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Small Business Advisory Committee Backs Simplified Approach to Goodwill Accounting

Private companies are allowed to use a simplified approach to the accounting for goodwill. Members of the FASB’s Small Business Advisory Committee said they would like the accounting board to extend some of these breaks to public companies.

Representatives from small businesses, auditors, and investors told the FASB on November 30, 2017, that they supported further changes to the accounting for acquired goodwill, an area of U.S. GAAP that has long challenged financial professionals.

“Whether we amortize it back or write it off, I would be all for that because it’s just a useless number,” said FASB Small Business Advisory Committee (SBAC) member Shannon Greene, CEO of Tandy Leather Factory Inc., a leather distributor in Fort Worth, Texas. “Anything you can do to clean up that balance sheet that’s got silly numbers on it — why not?

When one business buys another at a price greater than the acquired company’s book value, the premium is recorded on the buyer’s balance sheet as “goodwill.” Goodwill is an intangible asset, and it generally includes the reputation of the acquired company or its competitive advantage in the market.Topic 350, Intangibles — Goodwill and Other , requires public companies to test for declines in the value of goodwill at least once a year. When the value declines, companies must take an impairment charge that often signals to the market that the buyer overpaid for the acquisition and that the newly acquired assets will not contribute to earnings growth in the near term.

The impairment test, however, has long been subject to criticism — and the FASB has attempted to tinker with it over the years to make it easier to follow. Companies say it is a complex, time-consuming exercise that usually requires costly valuation experts to weigh in. Investors also complain about a lag between the impairment occurring and the charge being recognized in company financial statements.

William Waller, portfolio manager at M3 Funds LLC in Salt Lake City, said he did not include goodwill in his investment analysis.

“We really exclude goodwill from every calculation, and so goodwill just adds an extra layer in our analysis we basically have to take it out,” Waller said.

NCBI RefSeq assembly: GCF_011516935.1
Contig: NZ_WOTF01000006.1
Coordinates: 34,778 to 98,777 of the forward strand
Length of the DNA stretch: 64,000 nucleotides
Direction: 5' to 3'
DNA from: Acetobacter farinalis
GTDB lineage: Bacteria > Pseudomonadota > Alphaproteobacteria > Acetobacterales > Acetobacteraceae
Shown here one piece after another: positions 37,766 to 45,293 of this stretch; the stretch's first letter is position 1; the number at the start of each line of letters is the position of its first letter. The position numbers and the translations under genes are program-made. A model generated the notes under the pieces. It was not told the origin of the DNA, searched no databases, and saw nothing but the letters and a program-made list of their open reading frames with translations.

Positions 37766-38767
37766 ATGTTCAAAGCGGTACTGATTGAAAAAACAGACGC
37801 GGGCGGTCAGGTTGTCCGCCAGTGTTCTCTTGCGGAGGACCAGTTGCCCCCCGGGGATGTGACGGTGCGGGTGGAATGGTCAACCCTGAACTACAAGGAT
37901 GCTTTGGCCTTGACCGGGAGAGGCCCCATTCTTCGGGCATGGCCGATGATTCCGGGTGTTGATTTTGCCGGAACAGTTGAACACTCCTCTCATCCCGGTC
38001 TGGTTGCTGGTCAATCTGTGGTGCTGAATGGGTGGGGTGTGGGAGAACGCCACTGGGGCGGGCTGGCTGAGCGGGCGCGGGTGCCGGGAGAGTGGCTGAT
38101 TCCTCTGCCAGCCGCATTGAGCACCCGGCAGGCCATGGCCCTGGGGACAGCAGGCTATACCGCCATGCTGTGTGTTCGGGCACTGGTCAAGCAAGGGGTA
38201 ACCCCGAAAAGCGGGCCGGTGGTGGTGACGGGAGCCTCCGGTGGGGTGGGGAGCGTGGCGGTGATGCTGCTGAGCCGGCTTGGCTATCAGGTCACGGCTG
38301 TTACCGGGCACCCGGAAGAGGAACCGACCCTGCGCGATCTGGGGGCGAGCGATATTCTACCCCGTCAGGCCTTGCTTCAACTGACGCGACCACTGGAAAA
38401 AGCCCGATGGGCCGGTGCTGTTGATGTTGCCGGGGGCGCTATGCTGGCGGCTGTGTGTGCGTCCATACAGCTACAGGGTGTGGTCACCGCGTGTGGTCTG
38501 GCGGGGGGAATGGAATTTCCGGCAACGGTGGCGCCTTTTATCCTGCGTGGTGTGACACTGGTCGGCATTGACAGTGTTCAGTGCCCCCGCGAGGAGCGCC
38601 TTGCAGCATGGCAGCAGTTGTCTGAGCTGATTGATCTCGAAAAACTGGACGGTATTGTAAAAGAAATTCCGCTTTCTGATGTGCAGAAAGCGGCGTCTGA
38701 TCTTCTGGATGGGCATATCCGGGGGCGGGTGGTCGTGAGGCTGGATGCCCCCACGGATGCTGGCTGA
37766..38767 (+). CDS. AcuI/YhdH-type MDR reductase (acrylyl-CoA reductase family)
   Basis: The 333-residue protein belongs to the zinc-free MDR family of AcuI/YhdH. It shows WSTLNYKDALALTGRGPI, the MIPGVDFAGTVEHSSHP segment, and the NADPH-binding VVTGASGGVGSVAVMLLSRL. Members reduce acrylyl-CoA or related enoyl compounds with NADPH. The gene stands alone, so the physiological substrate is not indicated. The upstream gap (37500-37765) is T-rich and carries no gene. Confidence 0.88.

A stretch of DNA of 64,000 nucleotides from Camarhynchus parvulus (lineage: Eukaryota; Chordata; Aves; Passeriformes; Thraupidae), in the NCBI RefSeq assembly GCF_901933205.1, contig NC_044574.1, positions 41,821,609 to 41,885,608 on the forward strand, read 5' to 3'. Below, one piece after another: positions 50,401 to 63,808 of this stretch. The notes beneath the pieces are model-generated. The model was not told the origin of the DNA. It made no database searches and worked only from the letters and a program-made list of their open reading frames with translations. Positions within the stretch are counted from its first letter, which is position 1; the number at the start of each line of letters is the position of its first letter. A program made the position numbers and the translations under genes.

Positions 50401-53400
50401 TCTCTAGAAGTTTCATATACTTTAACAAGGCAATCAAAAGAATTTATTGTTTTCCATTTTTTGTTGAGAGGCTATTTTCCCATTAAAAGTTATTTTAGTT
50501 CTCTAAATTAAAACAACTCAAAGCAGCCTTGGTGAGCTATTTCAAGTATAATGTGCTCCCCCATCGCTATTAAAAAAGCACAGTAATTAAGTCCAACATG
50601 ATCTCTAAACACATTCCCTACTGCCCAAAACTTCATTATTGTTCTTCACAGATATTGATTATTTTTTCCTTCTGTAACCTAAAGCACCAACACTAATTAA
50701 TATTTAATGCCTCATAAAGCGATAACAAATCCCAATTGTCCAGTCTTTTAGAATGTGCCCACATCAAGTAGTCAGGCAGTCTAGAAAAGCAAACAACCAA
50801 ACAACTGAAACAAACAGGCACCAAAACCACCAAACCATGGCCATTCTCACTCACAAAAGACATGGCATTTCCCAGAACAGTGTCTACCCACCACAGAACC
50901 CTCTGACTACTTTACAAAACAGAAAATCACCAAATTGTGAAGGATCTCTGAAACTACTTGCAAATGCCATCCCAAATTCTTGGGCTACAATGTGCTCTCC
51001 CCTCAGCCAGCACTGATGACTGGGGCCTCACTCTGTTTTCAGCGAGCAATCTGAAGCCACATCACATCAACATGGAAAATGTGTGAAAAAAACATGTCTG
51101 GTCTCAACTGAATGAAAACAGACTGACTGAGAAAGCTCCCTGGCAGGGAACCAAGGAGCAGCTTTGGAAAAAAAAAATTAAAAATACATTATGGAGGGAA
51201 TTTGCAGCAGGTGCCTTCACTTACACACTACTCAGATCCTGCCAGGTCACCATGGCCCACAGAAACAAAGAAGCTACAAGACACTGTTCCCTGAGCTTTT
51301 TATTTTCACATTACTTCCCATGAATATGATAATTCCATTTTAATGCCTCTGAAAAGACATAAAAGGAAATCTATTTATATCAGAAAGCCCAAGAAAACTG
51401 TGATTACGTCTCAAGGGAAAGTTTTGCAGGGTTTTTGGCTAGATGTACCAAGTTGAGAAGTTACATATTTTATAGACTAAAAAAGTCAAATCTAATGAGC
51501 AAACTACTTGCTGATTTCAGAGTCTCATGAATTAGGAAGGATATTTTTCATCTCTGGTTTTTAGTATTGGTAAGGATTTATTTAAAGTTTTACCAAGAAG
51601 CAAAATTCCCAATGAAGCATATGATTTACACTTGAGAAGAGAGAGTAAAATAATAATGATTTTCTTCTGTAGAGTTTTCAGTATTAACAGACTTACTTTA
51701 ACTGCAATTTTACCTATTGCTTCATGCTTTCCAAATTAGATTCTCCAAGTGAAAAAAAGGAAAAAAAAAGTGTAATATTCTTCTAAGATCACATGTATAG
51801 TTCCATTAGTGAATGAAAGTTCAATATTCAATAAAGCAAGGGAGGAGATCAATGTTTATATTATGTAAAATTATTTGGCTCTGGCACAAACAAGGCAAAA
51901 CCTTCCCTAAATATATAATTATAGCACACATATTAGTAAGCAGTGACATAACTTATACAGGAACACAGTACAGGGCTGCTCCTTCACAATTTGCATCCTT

The existence of an impairment, however, can be a noteworthy signal to investors, said David Gonzales, accounting analyst at Moody’s Investors Service Inc. in New York. That said, the signal would still be there if public companies were allowed, like private companies, to amortize declines in the value of goodwill, he said.

“We don’t see any reason why we would have an amortization for private companies but not public companies because it provides the same information,” Gonzales said.

The FASB does not plan to take action in the near future to change the accounting for goodwill, although the topic of subsequent accounting for goodwill and identifiable intangible assets in a business combination is on the board’s long-term research agenda. The FASB, which has made several changes in recent years to goodwill accounting, also wants to know whether public companies should be allowed to make use of a break the board extended to private companies in 2014 with Accounting Standards Update (ASU) No. 2014-02, Intangibles—Goodwill and Other (Topic 350): Accounting for Goodwill — a Consensus of the Private Company Council. The amended guidance allows private companies to amortize goodwill for up to 10 years. It also simplifies the test the businesses have to perform to determine whether the goodwill has lost value. Instead of automatically testing for impairment every year, private companies only test when there is a “triggering event” that suggests that the fair value of the acquired business is less than the carrying amount on the balance sheet.

The FASB’s most recent change to goodwill accounting was published in January with ASU No. 2017-04, Intangibles—Goodwill and Other (Topic 350): Simplifying the Test for Goodwill Impairment, which requires a one-step process to test goodwill for drops in value instead of U.S. GAAP’s two-step process.

U.S. GAAP requires businesses to determine whether an impairment exists and then assign a value to the decline. The second step is to determine the goodwill’s implied fair value and compare it to the amount reported on the balance sheet. In computing the implied fair value, a business must determine the fair value at the impairment testing date of its assets and liabilities following the procedure that would be required in a purchase price allocation for an acquired business.

Companies have complained for years that the second step is overly complex. Further, they told the FASB that investors are more interested in the existence of a goodwill impairment as opposed to the dollar figure attached to it.

FASB Chairman Russell Golden said the accounting board plans to keep goodwill on its research agenda but would not commit to what direction the board may take.

“I personally can’t answer without knowing what intangibles investors want recorded in a business combination,” Golden said.

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